The Changing Landscape of Political Islam and U.S. Foreign Policy in the Obama Era
This paper draws on almost two decades of US foreign policy documents on political Islam and relations with the Muslim world as well as interviews conducted with key representatives of Turkey's AKP, Malaysia's PKR, and Indonesia's PKS. It argues that both political Islam and US foreign policy have matured over time. The Obama administration has adopted a more accommodationist posture towards the development of Islamic democracy, which allows second generation Islamist parties the space to evolve and establish a more mature Islamic democracy. Simultaneously, the moderation and focus on higher, universal objectives among second generation Islamist parties allows the Obama administration the opportunity to support the development of this version of Islamic democracy. The acceptance of Islamist parties by the US depends on three central factors: strategic value to the US; acceptance of the US economic and strategic goals; and lastly, commitment to democracy, pluralism, rule of law, and human rights. A number of Islamist parties are moving in the direction of fulfilling the third criteria; the second may be difficult, however, particularly in the context of such issues as the Israel-Palestine conflict; while the first criteria may often be a matter out of their control. However, this paper contends that the trend of political Islam and US foreign policy is towards mutual accommodation rather than further confrontation.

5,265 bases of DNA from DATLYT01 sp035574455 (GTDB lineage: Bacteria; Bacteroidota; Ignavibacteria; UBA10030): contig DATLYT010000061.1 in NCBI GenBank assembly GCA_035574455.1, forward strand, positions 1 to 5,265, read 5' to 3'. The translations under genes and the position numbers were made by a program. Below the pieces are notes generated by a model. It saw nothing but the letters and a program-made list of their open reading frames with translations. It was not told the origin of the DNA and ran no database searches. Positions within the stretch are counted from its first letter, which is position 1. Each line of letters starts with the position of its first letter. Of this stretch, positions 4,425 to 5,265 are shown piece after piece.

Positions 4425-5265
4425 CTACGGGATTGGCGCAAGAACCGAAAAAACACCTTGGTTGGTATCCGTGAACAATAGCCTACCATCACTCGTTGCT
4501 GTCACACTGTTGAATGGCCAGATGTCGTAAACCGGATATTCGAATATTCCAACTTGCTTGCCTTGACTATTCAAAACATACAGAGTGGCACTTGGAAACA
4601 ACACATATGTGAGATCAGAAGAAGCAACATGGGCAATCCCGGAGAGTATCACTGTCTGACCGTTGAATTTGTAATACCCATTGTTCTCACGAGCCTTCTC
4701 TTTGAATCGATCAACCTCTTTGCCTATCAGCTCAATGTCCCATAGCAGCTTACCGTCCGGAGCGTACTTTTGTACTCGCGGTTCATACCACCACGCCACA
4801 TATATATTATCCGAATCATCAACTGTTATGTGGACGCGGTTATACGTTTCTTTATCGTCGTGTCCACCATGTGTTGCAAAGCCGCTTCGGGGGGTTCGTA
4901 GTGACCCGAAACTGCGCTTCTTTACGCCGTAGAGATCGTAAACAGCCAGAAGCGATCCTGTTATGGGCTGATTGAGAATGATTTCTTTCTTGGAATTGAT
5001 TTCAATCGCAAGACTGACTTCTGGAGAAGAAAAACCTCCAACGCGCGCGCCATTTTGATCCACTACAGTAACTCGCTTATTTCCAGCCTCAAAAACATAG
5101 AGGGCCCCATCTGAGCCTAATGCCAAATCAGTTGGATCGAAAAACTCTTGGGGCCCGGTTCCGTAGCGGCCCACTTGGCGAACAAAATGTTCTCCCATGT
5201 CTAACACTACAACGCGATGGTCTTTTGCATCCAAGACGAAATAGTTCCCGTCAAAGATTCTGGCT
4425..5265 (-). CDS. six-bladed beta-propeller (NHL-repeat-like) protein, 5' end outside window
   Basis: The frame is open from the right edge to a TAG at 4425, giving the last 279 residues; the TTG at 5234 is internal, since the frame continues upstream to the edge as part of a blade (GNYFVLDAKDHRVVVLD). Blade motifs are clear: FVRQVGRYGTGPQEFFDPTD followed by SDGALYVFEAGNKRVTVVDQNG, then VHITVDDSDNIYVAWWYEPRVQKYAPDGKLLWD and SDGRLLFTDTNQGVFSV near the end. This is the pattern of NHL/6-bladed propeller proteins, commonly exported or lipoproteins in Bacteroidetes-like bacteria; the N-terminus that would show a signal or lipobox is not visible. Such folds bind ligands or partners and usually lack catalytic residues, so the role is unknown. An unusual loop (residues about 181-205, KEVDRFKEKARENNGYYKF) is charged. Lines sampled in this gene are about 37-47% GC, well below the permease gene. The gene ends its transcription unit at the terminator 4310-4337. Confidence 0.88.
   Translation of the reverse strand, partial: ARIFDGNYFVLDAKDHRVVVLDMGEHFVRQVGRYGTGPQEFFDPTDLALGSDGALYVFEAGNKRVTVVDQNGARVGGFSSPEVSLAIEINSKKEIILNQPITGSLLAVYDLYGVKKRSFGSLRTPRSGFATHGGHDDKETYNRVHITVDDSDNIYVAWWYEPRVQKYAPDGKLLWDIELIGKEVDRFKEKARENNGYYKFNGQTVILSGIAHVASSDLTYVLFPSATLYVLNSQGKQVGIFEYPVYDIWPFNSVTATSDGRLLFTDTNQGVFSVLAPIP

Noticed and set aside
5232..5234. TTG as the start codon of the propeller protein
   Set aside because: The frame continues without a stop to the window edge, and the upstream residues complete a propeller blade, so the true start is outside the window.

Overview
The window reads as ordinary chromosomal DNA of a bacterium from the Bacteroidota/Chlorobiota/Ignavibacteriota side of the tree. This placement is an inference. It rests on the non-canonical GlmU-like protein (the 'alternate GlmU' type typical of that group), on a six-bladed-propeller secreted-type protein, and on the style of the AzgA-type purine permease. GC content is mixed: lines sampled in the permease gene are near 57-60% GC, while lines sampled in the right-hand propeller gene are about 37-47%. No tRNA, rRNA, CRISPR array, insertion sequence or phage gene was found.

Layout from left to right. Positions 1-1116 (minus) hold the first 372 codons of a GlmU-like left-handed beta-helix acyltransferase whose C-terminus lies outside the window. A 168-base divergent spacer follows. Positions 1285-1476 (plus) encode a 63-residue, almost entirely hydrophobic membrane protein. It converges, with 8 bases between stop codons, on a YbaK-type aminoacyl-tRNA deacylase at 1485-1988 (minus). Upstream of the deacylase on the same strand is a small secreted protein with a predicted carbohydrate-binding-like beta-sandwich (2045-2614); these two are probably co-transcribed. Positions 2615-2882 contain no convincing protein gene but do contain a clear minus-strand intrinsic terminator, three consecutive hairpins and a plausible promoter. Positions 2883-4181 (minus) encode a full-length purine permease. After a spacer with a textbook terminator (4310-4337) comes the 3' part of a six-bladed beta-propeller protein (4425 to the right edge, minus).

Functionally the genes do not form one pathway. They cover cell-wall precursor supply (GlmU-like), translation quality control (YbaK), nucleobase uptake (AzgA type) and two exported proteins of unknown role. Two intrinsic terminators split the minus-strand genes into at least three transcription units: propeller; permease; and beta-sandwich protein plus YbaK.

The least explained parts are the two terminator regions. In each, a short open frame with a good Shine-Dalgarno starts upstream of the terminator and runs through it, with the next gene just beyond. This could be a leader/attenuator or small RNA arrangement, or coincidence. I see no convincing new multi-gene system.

CSID 11th Annual Conference - U.S. Relations with the Muslim World: One Year After Cairo